There is NO dilution if the offering is made at the current price. Sure, each shareholder has a "smaller" percentage of the company, but that's directly offset by the increase in current assets from the cash infusion. The only thing that will build or lose value is the rate of return management is able to generate by investing these additional assets.
I don't buy any excuse for Bucalo or his CFO who did the same thing.
The fact is Biotech Monthly has asked the question about hedging to dozens of biotech executives over the last two years since that story broke and not a single one has a hedge. Most biotech company Boards prohibit hedging.
Is it legal? Yes.
Should it have been regularly disclosed in 10-K/Q filings as a matter of propriety (as opposed to a matter of law)? Yes.
If he wanted to protect his investment, he should have sold and let the chips fall where they may at the time.
There are many good biotech companies out there with honest, forthright management teams. If the fact the company's CEO bet against shareholders doesn't bother you, then that's your right. Me? I'd NEVER NEVER NEVER NEVER invest in a biotech company where I knew the CEO was profiting when the stock declined.
Don't need to. I have a full understanding of dilution. My position from the start was that one shouldn't look at this as true dilution, such as occurs when execs exercise stock options at a price less than the current price. My position (and the market has validated it) is the misuse of the term "dilution" because it intimates something negative, when it is obviously accepted by the market as a positive.
Since we all agree, I trust this will be the last discussion on the subject, but if you don't want to let it lie, so be it.
Unless you are acquiring a company and buying earnings with each new share, an offering of new shares is considered dilution by the financial community. DNDN's 8 million share offering is clearly dilution. More shares with no significant new earnings. However as someone pointed out, if the new money is used effectively, the dilution can be overcome. The market clearly isn't worried at this point.
Answer the question as stated.
What you are saying is the value of Dendreon has not fallen nor are the prospects for the company any less given the financing. This is obvious.
"Dilution" is a specific term with specific meaning. To say the "value" of Dendreon has not fallen is you stating your opinion (which I agree with) and you're welcome to it. Dilution can be good or bad depending on what the company does with the money raised. However, to say there was no "dilution" is ignorant of the facts.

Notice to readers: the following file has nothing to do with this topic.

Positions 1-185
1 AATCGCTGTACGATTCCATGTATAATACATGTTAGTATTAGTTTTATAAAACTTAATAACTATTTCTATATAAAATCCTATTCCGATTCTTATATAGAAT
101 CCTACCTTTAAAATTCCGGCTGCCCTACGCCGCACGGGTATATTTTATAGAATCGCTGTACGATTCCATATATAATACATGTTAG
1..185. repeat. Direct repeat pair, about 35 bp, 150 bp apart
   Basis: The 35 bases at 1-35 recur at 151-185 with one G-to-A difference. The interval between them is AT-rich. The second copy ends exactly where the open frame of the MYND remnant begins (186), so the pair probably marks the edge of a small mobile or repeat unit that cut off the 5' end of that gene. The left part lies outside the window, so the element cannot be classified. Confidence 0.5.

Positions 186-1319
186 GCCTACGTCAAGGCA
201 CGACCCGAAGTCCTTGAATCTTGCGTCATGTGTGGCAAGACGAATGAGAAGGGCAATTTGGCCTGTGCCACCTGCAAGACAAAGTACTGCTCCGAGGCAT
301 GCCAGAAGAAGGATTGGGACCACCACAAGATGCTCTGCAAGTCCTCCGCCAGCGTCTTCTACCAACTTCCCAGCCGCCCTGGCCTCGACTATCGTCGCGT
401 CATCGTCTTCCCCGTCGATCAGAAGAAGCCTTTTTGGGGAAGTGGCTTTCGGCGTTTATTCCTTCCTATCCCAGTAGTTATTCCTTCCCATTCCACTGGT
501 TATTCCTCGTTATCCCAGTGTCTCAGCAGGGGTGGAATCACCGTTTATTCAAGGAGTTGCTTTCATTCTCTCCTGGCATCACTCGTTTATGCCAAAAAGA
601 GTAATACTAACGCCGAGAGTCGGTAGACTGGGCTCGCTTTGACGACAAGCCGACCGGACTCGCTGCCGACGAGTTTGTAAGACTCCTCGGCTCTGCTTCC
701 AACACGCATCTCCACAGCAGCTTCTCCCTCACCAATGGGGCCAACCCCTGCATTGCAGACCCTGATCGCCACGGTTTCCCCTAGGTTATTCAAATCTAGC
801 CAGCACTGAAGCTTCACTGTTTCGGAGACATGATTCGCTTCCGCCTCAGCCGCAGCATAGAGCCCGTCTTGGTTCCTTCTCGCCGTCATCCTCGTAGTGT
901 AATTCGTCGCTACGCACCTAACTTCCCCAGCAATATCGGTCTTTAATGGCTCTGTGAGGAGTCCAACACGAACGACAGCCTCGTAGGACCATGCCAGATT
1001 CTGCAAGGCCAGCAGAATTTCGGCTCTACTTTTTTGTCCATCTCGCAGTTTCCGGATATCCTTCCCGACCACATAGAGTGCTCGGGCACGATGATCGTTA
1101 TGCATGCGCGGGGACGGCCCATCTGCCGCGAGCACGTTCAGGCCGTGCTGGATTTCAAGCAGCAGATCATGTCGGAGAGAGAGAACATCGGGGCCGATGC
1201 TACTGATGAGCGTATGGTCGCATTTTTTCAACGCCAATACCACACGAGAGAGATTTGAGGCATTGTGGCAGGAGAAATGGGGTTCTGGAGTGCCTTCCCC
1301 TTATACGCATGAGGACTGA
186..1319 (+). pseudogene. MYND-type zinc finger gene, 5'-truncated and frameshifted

You must have missed it, but it's been stated several times that the secondary enhanced the value of DNDN. I would love a $3B offer after the offering than, say $2B before. You are being one-demensional and failing to look at the whole picture. Why do you keep belaboring the point. Is it because I make sense, and you, for some reason, don't want to give me credit? Get a life!!
Here's your homework assignment:
If someone offered us a cash buyout deal worth $3 billion, calculate the value per share you would receive both before and after this financing. Report back with the figures.
Why do you keep repeating what I've already said. I admit there is dilution in the percentage of the company you own. I've said this in at least three posts. I will repeat,THERE IS NO DILUTION IN EQUITY IF THE OFFERING PRICE IS THE SAME AS THE STOCK PRICE AT THE TIME OF THE OFFERING. It is unfair to just focus on the word "dilution" as a negative when this is a very positive development and hasn't cost anyone a dollar. Why is this so hard for you to accept?
Some people reading this board will see the word "dilution" and immediately think negative and stay away, not being intelligent enough to know the difference. I don't think you or any of us longs want that!
Seriously, this is a dilution. Perhaps you feel you have the same percentage of book value of the equity. But, your ownership percentage of the company is reduced by the proportion of the dilution.
To keep your same percentage ownership, you must by more shares. In this case (17.4% dilution), if you own 100 shares, you must buy 17.4 more shares to keep your percentage ownership equivalent to pre-dilution levels.
True, there is more money in the treasury from the sale of the shares, so you own more "book value", but you still own less percentage of the company. Even that book value is diminished by the cost paid to the investment bank to make the offering (10% - 20%).
Is dilution necessary in an early-stage biotech? Yes. Was the offering timed well for DNDN? Yes. Is it still dilution? YES.
LAST WORD ON THIS.